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Two Dozen Large Cities Produce 52 Percent of Urban Carbon Emissions

Just 25 cities globally are responsible for 52 percent of urban greenhouse gas emissions, according to a new study that highlights the role that cities must play in reaching the goals of the 2015 Paris Climate Agreement.

For the study, researchers gathered data on greenhouse gas emissions in 167 cities in 53 countries. They found that megacities in Asia, such as Shanghai and Tokyo, ranked among the biggest total emitters, while major cities in Europe, the United States and Australia tended to have larger per capita emissions. In several major Chinese cities, however, per capita emissions matched levels seen in developed countries. The findings were published in the journal Frontiers in Sustainable Cities.

Power generation, industry and transportation were the biggest sources of emissions. In one third of the cities, road transportation accounted for more than 30 percent of emissions. Railways, waterways and aviation, by contrast, accounted for less than 15 percent of total emissions.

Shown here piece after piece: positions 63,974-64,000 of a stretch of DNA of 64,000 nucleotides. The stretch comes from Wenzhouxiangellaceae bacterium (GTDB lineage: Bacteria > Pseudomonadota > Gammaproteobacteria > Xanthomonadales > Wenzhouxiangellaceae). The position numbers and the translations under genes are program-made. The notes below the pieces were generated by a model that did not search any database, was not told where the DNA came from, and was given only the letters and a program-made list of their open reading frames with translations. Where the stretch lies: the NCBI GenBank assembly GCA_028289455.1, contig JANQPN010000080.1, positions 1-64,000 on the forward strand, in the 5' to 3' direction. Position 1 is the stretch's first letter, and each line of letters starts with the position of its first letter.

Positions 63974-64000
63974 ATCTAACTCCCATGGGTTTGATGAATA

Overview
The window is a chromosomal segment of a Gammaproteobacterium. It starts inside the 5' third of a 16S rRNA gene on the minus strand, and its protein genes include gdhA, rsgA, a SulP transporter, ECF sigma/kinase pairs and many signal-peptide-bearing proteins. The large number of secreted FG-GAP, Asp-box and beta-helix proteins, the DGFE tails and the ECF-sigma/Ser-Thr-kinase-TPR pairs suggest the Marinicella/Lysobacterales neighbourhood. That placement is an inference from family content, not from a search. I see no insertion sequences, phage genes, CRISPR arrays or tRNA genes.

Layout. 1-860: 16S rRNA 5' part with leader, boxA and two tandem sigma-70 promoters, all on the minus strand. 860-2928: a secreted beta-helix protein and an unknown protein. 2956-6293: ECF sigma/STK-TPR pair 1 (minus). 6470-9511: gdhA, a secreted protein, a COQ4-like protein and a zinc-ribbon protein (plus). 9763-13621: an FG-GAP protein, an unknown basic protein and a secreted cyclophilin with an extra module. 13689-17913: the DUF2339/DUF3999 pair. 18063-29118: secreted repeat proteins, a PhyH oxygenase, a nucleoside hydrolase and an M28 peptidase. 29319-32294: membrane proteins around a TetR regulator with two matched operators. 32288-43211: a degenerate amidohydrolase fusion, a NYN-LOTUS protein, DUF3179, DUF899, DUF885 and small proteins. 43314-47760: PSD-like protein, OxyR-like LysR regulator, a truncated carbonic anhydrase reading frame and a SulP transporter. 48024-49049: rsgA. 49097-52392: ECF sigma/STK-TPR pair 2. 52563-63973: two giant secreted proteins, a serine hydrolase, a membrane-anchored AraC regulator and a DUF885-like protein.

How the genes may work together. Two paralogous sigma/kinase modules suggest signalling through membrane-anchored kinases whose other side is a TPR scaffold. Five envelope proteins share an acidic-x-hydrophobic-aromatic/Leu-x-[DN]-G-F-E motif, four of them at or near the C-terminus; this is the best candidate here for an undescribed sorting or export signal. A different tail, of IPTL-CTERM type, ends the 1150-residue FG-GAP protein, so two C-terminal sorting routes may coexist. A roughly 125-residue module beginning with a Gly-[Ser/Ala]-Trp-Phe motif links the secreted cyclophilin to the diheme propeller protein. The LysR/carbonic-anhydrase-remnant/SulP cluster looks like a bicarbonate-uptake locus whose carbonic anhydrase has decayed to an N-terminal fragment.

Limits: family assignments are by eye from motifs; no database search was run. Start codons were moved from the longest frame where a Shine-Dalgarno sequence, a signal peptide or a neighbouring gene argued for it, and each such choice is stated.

Researchers were able to track changes in emissions over time in 42 cities. Of these, 30 saw pollution levels decline between 2005 and 2016, with Oslo, Houston, Seattle and Bogotá experiencing the biggest drops. Emissions grew in the remaining 12 cities, with Rio de Janeiro, Johannesburg and Venice having the biggest increases.

Of the 167 cities included in the study, 113 have set emission-reduction targets, but the findings support the conclusion of many other studies, which show that cities have to do considerably more work to meet the aims of the Paris Agreement.

“More than 50 percent of the global population resides in cities. Cities are … responsible for more than 70 percent of [greenhouse gas] emissions, and they share a big responsibility for the decarbonization of the global economy,” said Shaoqing Chen, associate professor of urban environmental management at Sun Yat-sen University in China and coauthor of the study. “Cities should set more ambitious and easily traceable mitigation goals.”

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